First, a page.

The Largest Security-Cleared Career Network for Defense and Intelligence Jobs - JOIN NOW

Military

Civilian pay raises become more performance-based

by Senior Master Sgt. Matt Proietti
Secretary of the Air Force Public Affairs

9/19/2007 - WASHINGTON (AFPN) -- Department of Defense officials will use half of a January 2008 government-wide pay increase to adjust base salaries for eligible National Security Personnel System employees.

Remaining funds will be distributed by pay pools based on an assessment of individual employee performance in meeting organization goals. Increases to local market supplements for NSPS employees will mirror the government-wide increases for locality pay.

The change in pay strategy affects more than 39,000 Air Force employees who have already converted to NSPS. Only NSPS employees with acceptable performance ratings are entitled to these adjustments.

NSPS is "critical to the department's overall transformation to a results-oriented, performance-based culture," said Gordon England, the Deputy Secretary of Defense, in a memorandum to senior leaders announcing the decision.

"A primary component of NSPS is the pay-for-performance system that provides the department with the tools necessary to compensate and reward its most valuable asset -- our people," Secretary England said.

For payouts in 2008, all NSPS employees with performance ratings from 2 through 5 based on a 5-point scale will receive a raise in January. Remaining funds will be allocated to the pay pool to distribute based on an evaluation of employee performance.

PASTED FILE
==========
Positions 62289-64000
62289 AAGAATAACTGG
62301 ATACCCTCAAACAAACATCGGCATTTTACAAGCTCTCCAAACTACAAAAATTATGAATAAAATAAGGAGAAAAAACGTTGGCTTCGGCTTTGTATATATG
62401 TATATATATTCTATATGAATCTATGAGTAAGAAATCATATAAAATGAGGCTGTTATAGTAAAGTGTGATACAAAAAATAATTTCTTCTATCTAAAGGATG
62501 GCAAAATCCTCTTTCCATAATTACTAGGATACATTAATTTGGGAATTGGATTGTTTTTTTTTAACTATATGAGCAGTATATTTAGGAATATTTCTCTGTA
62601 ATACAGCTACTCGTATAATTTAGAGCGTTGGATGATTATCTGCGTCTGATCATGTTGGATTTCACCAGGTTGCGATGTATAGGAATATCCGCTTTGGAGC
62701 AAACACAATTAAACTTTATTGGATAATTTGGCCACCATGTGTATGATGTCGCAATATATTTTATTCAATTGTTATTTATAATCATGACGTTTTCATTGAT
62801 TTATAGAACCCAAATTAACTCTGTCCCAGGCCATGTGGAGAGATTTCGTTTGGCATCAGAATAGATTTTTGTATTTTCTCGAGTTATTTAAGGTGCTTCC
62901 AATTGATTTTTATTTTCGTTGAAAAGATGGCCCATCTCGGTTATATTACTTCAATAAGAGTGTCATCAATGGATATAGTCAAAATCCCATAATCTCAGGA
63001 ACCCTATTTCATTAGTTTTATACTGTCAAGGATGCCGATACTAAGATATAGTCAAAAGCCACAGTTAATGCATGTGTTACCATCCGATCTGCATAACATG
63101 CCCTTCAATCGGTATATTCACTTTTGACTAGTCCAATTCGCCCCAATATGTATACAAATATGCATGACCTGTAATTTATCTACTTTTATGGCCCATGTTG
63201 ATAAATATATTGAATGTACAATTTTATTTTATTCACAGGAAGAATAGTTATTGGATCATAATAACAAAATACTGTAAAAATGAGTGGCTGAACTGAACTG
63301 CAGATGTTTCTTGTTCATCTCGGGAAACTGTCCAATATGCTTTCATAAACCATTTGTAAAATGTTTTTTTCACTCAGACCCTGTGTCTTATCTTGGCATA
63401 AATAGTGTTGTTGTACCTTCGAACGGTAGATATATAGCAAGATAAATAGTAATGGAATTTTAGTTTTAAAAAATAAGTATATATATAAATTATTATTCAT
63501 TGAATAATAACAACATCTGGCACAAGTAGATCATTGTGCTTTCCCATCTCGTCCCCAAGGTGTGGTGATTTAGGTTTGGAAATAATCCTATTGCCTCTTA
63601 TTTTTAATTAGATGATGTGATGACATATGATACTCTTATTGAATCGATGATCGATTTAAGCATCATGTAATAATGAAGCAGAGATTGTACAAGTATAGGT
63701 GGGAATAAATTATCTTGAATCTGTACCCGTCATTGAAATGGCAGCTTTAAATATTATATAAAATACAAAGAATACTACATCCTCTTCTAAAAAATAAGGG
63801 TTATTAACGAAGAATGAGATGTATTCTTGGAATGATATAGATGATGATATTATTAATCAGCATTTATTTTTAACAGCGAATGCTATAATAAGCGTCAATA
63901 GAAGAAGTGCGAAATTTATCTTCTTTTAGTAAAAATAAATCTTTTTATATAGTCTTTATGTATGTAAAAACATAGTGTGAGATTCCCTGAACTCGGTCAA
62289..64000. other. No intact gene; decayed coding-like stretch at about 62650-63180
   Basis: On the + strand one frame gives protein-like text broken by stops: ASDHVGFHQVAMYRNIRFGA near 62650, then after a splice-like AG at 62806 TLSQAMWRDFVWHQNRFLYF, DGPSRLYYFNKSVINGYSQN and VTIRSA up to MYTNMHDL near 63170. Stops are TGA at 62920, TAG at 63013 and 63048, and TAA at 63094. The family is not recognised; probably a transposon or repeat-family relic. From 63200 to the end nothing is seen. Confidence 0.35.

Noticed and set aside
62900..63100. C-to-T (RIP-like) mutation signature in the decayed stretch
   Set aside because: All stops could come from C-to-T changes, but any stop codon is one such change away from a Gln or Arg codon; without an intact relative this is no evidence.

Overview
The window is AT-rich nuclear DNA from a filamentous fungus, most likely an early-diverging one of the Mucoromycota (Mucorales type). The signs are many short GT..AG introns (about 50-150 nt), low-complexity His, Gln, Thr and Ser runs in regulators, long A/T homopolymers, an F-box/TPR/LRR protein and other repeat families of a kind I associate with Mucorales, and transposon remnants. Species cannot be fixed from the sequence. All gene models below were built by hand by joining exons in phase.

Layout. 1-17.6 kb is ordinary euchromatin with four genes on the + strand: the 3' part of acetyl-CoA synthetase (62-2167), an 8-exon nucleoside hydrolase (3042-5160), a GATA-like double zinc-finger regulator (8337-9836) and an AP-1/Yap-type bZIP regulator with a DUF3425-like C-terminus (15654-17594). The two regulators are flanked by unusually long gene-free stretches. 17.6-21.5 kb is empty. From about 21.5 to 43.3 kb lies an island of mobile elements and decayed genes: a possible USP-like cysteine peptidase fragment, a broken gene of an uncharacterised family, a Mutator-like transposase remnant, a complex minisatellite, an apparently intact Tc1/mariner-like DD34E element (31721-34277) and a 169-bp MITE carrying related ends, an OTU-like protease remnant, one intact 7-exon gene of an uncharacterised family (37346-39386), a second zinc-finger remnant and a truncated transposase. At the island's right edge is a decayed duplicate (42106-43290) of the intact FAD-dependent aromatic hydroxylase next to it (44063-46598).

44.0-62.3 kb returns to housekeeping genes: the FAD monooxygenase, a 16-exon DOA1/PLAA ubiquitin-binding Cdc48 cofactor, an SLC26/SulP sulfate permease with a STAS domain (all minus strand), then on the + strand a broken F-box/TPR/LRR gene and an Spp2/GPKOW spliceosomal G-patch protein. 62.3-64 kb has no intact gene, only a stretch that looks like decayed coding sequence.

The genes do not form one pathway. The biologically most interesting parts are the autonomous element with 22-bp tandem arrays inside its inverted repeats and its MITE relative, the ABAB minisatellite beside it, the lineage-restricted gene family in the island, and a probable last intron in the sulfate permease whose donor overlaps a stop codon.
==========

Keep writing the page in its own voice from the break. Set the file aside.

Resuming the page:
"The goal of NSPS has always been to move the department to a performance-based culture," said B.J. Barger, deputy director of force management policy. "Secretary England's decision is the next step in giving employees the opportunity to be rewarded for demonstrated performance excellence."

The department has seen much greater communication between supervisors and employees since the new personnel system started, she said.

NSPS was designed to retain the best features of the former system by preserving core principles such as merit principles and veteran's preference, while adding flexibilities needed by managers and supervisors in today's more volatile world, said Deborah Carlton, the Air Force NSPS program manager.

Under NSPS, classification includes pay bands -- broad groupings of occupations based on the work's nature, career patterns and market factors.

The DOD began implemention in April 2006. The first performance-based payouts were made last January, with 97 percent of the covered NSPS workforce receiving a payout, including more than 3,100 Air Force workers. Employees in this initial group were also granted the full regular general schedule pay increase if they had a performance rating of 2 or better.

"One of the basic tenets of NSPS is that employees should be rewarded for the work they do," said Ms. Carlton. "The program is set up to identify performance expectations and requires periodic performance reviews between employees and supervisors during which concerns by either party can be discussed.

"Now that this structure is in place and we have the experiences gained during last year's performance pay cycle, the department is ready to take the next step of linking performance directly to pay increases."

Congress gave DOD the authority to create a flexible performance management system with a requirement to include a pay for performance feature. The system replaces outdated civil service rules with a process to reward and advance employees based on performance results tied to work objectives.

NSPS has given the department the opportunity to refocus on performance, ensuring that its objectives are aligned with its mission, officials said.

The Department of Defense's 17-month-old civilian pay system is being deployed in stages called "spirals." The Air Force converted over 39,000 employees in Spiral 1; these employees will receive NSPS payouts in January. The additional 150 Air Force employees who are scheduled to convert in Spiral 2 will not be affected by this change, since they have not yet received an NSPS performance evaluation.



NEWSLETTER
Join the GlobalSecurity.org mailing list